My Pet World: Local ordinances can guide you when helping a neglected dog
I felt sad to read in your column about a dog possibly being neglected. I liked your idea for the questioner to help in a non-confrontational manner. I've been in this position myself and know how difficult it can be to have help taken the wrong way or refused. In the column, you said, "There is no law that says the dog can't be outside."
I wanted to add that might depend on where one lives. I live in Connecticut, and the laws recently changed here so that an animal cannot be outside 24/7. Dogs must be taken in for at least a portion of the day, which means they can get some relief when it's below freezing or 100 degrees outside. I thought that this might be important for your readers to know.
— Susan, East Hartford, Connecticut
You make an excellent point. Many state laws and local ordinances dictate how long a dog can be outside, under what conditions they should not be outside, and what the pet owner must provide to protect them from inclement weather, etc. In fact, in most states, dogs can no longer be chained outside.
If one is concerned about a neighbor’s dog, refer to local pet care ordinances or talk to animal control about the situation to determine if the dog is being neglected, and what steps can be taken to remedy the situation.
I hope you can help with a problem regarding our senior tabby cat, Kitty. My husband and I adopted her around age five. She was a rescue, so we don't know what her early life was like before us. While she was always skittish, she has always been wonderful, quiet, and affectionate. She has never scratched the furniture and always used her litter box.
We have been through some big changes in recent years. Kitty has always been the only pet, but we fostered some stray kittens a few years ago. She hated and avoided them, spending most of her time outside in the yard, where she began to urinate and defecate, even though we got an extra litter box for the kittens. Then, a year ago, we moved across the country. Since moving, she continues to urinate in the litter box but almost never defecates there. She uses the bedroom rug instead.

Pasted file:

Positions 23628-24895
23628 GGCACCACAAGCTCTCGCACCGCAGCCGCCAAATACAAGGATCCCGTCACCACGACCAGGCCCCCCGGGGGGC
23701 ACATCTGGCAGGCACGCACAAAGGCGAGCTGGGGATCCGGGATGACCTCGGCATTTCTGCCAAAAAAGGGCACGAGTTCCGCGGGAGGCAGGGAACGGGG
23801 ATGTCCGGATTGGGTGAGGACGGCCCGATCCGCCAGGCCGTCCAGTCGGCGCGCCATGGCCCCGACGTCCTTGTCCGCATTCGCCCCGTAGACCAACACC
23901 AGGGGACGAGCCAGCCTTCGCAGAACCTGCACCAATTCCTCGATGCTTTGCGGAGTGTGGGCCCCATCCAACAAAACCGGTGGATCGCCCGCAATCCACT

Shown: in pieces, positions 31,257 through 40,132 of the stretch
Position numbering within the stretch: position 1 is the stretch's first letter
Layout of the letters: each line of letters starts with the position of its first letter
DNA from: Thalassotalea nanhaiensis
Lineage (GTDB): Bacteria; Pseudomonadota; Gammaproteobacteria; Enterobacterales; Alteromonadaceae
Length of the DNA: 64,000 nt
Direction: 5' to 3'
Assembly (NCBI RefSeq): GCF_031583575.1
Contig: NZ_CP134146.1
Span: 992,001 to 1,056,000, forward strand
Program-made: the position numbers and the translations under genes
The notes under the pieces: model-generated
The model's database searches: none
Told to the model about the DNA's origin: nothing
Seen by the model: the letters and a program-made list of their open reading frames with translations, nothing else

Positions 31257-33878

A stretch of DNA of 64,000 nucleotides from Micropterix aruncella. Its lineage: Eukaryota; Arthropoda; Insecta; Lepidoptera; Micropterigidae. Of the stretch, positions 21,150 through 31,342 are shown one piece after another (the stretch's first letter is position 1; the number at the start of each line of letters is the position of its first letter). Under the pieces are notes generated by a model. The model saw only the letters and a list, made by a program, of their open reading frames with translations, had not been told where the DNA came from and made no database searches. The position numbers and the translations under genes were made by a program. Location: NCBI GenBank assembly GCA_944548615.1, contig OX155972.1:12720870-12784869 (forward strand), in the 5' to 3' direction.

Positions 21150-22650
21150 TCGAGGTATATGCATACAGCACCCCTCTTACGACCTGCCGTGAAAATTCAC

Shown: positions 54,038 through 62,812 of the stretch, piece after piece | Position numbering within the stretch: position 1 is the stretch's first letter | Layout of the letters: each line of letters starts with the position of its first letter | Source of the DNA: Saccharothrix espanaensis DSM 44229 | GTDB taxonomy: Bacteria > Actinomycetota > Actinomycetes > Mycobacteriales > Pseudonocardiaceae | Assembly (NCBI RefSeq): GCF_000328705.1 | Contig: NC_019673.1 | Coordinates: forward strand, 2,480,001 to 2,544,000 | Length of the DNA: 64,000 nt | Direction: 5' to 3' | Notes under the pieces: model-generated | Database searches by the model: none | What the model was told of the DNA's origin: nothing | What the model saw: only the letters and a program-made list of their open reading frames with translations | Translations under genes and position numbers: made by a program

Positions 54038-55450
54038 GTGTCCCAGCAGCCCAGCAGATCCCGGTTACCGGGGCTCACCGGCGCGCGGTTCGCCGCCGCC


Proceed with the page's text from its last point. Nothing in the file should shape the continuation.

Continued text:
She's now 15, so we thought it may be arthritis in her legs. We tried CBD oil but could rarely get her to ingest it if added to her food. We've gradually changed her diet from kibble to fiber treats and mostly wet food, thinking she had constipation. However, she defecates daily, so constipation doesn't seem like the culprit.
We clean up with an enzymatic cleaner. We tried putting an extra litter box on the rug, but she still uses the rug. She goes up and down the stairs multiple times daily and pees in the litter box, so it doesn't seem too difficult for her. The vet gave her a clean bill of health.
We love her, and she seems otherwise content and healthy. Any ideas?
— Irene, Mansfield, Connecticut
Stress can lead to litter box issues and, over time, can develop into poor habits. You are doing the right things by providing a second litter box, cleaning with an enzymatic cleaner, and giving more water in the diet in case it is related to constipation.
At this point, provide her with an open litter box. Some cats, especially arthritic ones, like to stand on the edge of the box to pee or poop; if they can't do this, they will pee and poop somewhere else instead. Place it in a quiet location where she can’t be startled when using it. Then, sprinkle a litter box additive into the litter (available at pet stores or online) to lure her back to the box.
Finally, use a pheromone collar on her for 60 days to provide emotional comfort. Pheromones can help resolve any lingering anxiety, which can help turn things around.
Let me know how she does with these changes.
My new kitten always scratches the side of our mattress. I tried sprays, which my cat didn’t seem to mind, and sticky tape on the mattress. He just tore the tape off with his teeth. I finally put a fitted piece of plywood against the side of the mattress. We lived happily until his death 14 years later.
— Ron, Henderson, Nevada
I love it when readers find humane solutions for handling a problem that results in peace and harmony in the home. Thanks for sharing.
(Cathy M. Rosenthal is a longtime animal advocate, author, columnist and pet expert who has more than 25 years in the animal welfare field. Send your pet questions, stories and tips to firstname.lastname@example.org. Please include your name, city, and state. You can follow her @cathymrosenthal.)
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